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Smoking Pot May Cause Gum Disease – But It Still May Not Be As Bad as Smoking Cigarettes

By Keri Blakinger 06/13/16

More than 55% of the regular tokers that took part in the study had gum disease by age 38, compared to only 13.5% of those who never smoked up. 

Smoking Pot May Cause Gum Disease – But It Still May Not Be As Bad as Smoking Cigarettes

Aging hippies, beware! A recent study published in JAMA Psychiatry found that middle-aged marijuana smokers may have a higher risk of gum disease. Since that’s also correlated with long-term cigarette smoking, that’s not a particularly surprising finding, but researchers also found that pot use is not associated with some of the other problems common to cigarette smoking. 

“What we're seeing is that cannabis may be harmful in some respects, but possibly not in every way," Avshalom Caspi, a study co-author and Duke University psychology and neuroscience professor said, according to Live Science. "We need to recognize that heavy recreational cannabis use does have some adverse consequences, but overall damage to physical health is not apparent in this study."  

The study—conducted on 1,037 New Zealanders born in 1972 or 1973—looked at whether people had toked between ages 18 and 38 and if they had certain health problems by the end of that time period.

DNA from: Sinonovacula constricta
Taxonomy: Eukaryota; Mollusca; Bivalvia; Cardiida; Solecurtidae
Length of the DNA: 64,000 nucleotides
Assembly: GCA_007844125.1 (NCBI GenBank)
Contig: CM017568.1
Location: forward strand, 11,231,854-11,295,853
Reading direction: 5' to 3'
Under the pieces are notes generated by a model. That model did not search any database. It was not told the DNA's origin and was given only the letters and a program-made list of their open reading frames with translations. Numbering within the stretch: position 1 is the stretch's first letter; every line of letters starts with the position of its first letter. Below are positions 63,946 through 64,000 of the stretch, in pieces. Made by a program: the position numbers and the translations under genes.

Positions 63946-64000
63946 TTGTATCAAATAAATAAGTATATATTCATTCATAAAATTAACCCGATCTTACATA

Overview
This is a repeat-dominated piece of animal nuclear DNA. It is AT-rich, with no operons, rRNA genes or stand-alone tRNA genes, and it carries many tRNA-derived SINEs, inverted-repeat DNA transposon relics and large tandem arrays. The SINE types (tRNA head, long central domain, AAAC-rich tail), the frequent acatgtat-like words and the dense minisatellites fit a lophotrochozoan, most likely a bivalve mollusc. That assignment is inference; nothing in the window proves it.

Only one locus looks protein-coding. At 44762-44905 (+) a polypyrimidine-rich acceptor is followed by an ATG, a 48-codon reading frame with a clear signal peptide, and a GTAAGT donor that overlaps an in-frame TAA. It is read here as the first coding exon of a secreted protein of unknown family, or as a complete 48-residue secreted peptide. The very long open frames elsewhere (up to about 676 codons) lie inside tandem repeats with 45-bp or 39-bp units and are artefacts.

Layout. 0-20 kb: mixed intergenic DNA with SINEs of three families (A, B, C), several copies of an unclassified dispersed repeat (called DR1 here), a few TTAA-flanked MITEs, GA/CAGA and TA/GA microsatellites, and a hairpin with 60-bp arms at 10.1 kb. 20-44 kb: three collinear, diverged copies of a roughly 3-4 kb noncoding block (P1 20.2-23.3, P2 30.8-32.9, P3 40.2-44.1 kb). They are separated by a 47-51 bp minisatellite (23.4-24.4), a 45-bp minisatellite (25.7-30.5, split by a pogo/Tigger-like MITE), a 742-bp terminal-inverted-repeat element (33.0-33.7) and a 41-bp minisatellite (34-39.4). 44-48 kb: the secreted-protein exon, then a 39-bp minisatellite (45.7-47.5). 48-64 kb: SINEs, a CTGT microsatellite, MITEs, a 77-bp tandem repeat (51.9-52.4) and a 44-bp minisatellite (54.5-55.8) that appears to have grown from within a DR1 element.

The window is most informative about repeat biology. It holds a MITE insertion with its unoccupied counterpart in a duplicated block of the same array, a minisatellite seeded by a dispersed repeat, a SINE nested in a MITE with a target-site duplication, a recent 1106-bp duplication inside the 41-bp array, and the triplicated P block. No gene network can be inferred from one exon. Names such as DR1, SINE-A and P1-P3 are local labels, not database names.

More than 55% of the regular tokers had gum disease by age 38, compared to only 13.5% of those who never smoked up. Some of the difference was explained by the fact that the stoners said they didn’t floss and brush as often. (Presumably, they also ate more brownies.) 

Aside from gum disease, perhaps surprisingly, the study found that pot smokers—unlike cigarette smokers—were no more likely to develop problems with lung function and cardiovascular health than people who never smoked marijuana.

“Cannabis use for up to 20 years is not associated with a specific set of physical health problems in early midlife. The sole exception is that cannabis use is associated with periodontal disease,” the researchers wrote, according to the American Dental Association.

However, the researchers cautioned that because the study stopped at age 38, it wouldn’t catch any problems that could crop up later in life. Some of the worst health problems linked to smoking—such as cancer—tend to surface later in life. 

Also, the study’s authors were careful to point out some of the other demonstrated hazards of smoking pot. The results, they wrote, "should be interpreted in the context of prior research showing that cannabis use is associated with accidents and injuries, bronchitis, acute cardiovascular events and, possibly, infectious diseases and cancer, as well as poor psychosocial and mental-health outcomes.”

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Keri Blakinger is a former drug user and current reporter living in Texas. She covers breaking news for the Houston Chronicle and previously worked for the New York Daily News and the Ithaca Times. She has written about drugs and criminal justice for the Washington Post, Salon, Quartz and more. She loves dogs and is not impressed by rodeo food. Find Keri on LinkedIn and Twitter.

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